And it's not only people on Facebook weighing in. The family of Sean collier, the MIT officer allegedly killed by the suspects in the Boston marathon bombings, has released a statement in support of Sergeant Murphy saying, "We believe that Sergeant Murphy's motives were selfless. In our opinion, he has been sufficiently punished."

But as you said, Chris, there's also people who said not only was this wrong, this could also interfere with the pending criminal case involving Tsarnaev and some people saying as well that this could potentially also be a way of glorification because you're showing Tsarnaev incurring such a large police presence.

CUOMO: Martyred him.

BROWN: Martyred him. Exactly. But the hearing today will ultimately decide what his status will be. There's a few different outcomes that could happen today. He could remain on full duty. He could be put on restricted duty, suspended with pay, suspended without pay during the course of the investigation. This will be decided by three commission Massachusetts State police officers. It will not be open to the public or the media.

CUOMO: So, this is just -- this is the status for until the investigation's done.

BROWN: Right. So, this is just pending investigation and then, of course, whatever happens, whatever the outcome is could change depending what they find.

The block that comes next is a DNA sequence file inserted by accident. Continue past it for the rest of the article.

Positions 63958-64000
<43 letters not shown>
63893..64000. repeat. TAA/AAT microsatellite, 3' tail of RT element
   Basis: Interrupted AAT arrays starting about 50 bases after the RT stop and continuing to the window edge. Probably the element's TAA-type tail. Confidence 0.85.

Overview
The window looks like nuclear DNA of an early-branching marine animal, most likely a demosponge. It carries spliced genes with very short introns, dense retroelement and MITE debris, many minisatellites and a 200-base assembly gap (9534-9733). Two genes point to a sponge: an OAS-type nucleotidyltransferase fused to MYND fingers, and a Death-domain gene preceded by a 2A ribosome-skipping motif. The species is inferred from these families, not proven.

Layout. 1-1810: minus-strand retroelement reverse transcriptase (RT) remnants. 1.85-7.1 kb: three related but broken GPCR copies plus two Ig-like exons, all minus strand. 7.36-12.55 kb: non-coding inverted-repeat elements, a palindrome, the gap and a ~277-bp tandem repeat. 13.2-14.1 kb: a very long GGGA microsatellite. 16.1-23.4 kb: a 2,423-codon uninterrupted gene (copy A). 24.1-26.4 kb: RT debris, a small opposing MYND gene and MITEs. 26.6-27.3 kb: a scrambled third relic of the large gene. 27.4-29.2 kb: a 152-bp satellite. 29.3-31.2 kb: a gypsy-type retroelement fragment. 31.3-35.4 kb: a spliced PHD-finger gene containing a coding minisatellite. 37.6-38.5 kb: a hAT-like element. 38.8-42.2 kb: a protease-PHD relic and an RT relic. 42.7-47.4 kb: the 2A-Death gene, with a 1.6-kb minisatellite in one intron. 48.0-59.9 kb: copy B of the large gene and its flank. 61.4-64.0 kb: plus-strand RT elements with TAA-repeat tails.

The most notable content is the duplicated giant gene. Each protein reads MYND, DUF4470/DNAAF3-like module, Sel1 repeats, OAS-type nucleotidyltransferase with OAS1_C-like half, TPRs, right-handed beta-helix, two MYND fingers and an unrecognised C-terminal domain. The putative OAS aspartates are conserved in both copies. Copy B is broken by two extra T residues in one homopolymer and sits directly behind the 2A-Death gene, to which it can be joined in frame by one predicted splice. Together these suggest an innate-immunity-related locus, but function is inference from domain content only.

CUOMO: All right. Pamela Brown, thank you very much for bring this up to date on this important story we're going to be following.

A lot of other news, as well. Michaela is here with it.

PEREIRA: Yes. We have the headlines for you now. A massive jailbreak, now a massive manhunt in Iraq. At least 500 convicts, including senior al Qaeda members escaping from Abu Ghraib prison. Barbara Starr joining us live from the Pentagon with details. Real concern about the stability of that nation in light of this.

BARBARA STARR, CNN PENTAGON CORRESPONDENT: Michaela, it just doesn't get any worse. We have some extraordinary video to show everyone. This is nighttime video of this jailbreak attack at Abu Ghraib. You can't see a lot of the detail. You can sure hear it, though. Militants attacking the prison with heavy weapons, rocket propelled grenades, machine guns, suicide bombers, car bombs. Pardon me.

The Iraqi Justice Ministry says, indeed, 500 inmates escaped, many of them members of al Qaeda in Iraq and many of them senior members of that terrorist group. What's the implication? More instability, more violence in Iraq, but there is also great concern some of those al Qaeda members may try to make their way across the border into Syria where al Qaeda has been stepping up its efforts in the fighting there -- Michaela.

PEREIRA: Certainly worrisome. Barbara Starr, thank you so much for that. Cleveland's police chief talking about a potential serial killer in custody saying there may be more victims. Michael Madison is suspected of killing three women whose bodies were found in plastic bags. He was formally charged Monday with three counts of aggravated murder, three counts of kidnapping. The medical examiner is asking for the public's help now to identify those victims.

Just days after being found not guilty of Trayvon Martin's murder, George Zimmerman emerges out of nowhere, they say. He stopped at the scene of a serious accident in Sanford, Florida, and helped pull a family of four from their overturned SUV.

Disgraced cyclist, Lance Armstrong, says he still expects intense reactions to his doping admission, but in an interview with "The Des Moines Register," he said he can handle it.